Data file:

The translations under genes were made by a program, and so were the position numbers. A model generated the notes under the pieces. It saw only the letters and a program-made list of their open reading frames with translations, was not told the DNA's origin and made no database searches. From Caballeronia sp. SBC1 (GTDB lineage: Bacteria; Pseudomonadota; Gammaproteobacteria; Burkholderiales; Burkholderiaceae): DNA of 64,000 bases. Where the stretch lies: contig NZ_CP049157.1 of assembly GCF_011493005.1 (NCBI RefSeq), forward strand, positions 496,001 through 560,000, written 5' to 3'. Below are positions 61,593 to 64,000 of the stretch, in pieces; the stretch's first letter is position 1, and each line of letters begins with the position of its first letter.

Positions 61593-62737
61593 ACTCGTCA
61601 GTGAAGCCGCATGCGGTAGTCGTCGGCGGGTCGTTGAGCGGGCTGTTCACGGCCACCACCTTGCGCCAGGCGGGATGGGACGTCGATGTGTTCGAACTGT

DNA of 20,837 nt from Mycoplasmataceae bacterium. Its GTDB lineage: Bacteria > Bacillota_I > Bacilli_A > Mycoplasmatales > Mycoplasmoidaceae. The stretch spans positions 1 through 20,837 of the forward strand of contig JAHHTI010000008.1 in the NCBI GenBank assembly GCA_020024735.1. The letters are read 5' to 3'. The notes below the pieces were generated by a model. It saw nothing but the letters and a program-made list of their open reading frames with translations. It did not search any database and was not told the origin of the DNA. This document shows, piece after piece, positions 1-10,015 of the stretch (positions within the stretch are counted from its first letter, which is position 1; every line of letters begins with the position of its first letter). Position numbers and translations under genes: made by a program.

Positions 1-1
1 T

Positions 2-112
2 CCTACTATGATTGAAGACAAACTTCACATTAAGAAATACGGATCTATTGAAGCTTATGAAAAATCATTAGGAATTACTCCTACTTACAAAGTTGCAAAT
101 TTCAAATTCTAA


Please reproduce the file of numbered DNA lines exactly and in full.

The translations under genes were made by a program, and so were the position numbers. A model generated the notes under the pieces. It saw only the letters and a program-made list of their open reading frames with translations, was not told the DNA's origin and made no database searches. From Caballeronia sp. SBC1 (GTDB lineage: Bacteria; Pseudomonadota; Gammaproteobacteria; Burkholderiales; Burkholderiaceae): DNA of 64,000 bases. Where the stretch lies: contig NZ_CP049157.1 of assembly GCF_011493005.1 (NCBI RefSeq), forward strand, positions 496,001 through 560,000, written 5' to 3'. Below are positions 61,593 to 64,000 of the stretch, in pieces; the stretch's first letter is position 1, and each line of letters begins with the position of its first letter.

Positions 61593-62737
61593 ACTCGTCA
61601 GTGAAGCCGCATGCGGTAGTCGTCGGCGGGTCGTTGAGCGGGCTGTTCACGGCCACCACCTTGCGCCAGGCGGGATGGGACGTCGATGTGTTCGAACTGT

DNA of 20,837 nt from Mycoplasmataceae bacterium. Its GTDB lineage: Bacteria > Bacillota_I > Bacilli_A > Mycoplasmatales > Mycoplasmoidaceae. The stretch spans positions 1 through 20,837 of the forward strand of contig JAHHTI010000008.1 in the NCBI GenBank assembly GCA_020024735.1. The letters are read 5' to 3'. The notes below the pieces were generated by a model. It saw nothing but the letters and a program-made list of their open reading frames with translations. It did not search any database and was not told the origin of the DNA. This document shows, piece after piece, positions 1-10,015 of the stretch (positions within the stretch are counted from its first letter, which is position 1; every line of letters begins with the position of its first letter). Position numbers and translations under genes: made by a program.

Positions 1-1
1 T

Positions 2-112
2 CCTACTATGATTGAAGACAAACTTCACATTAAGAAATACGGATCTATTGAAGCTTATGAAAAATCATTAGGAATTACTCCTACTTACAAAGTTGCAAAT
101 TTCAAATTCTAA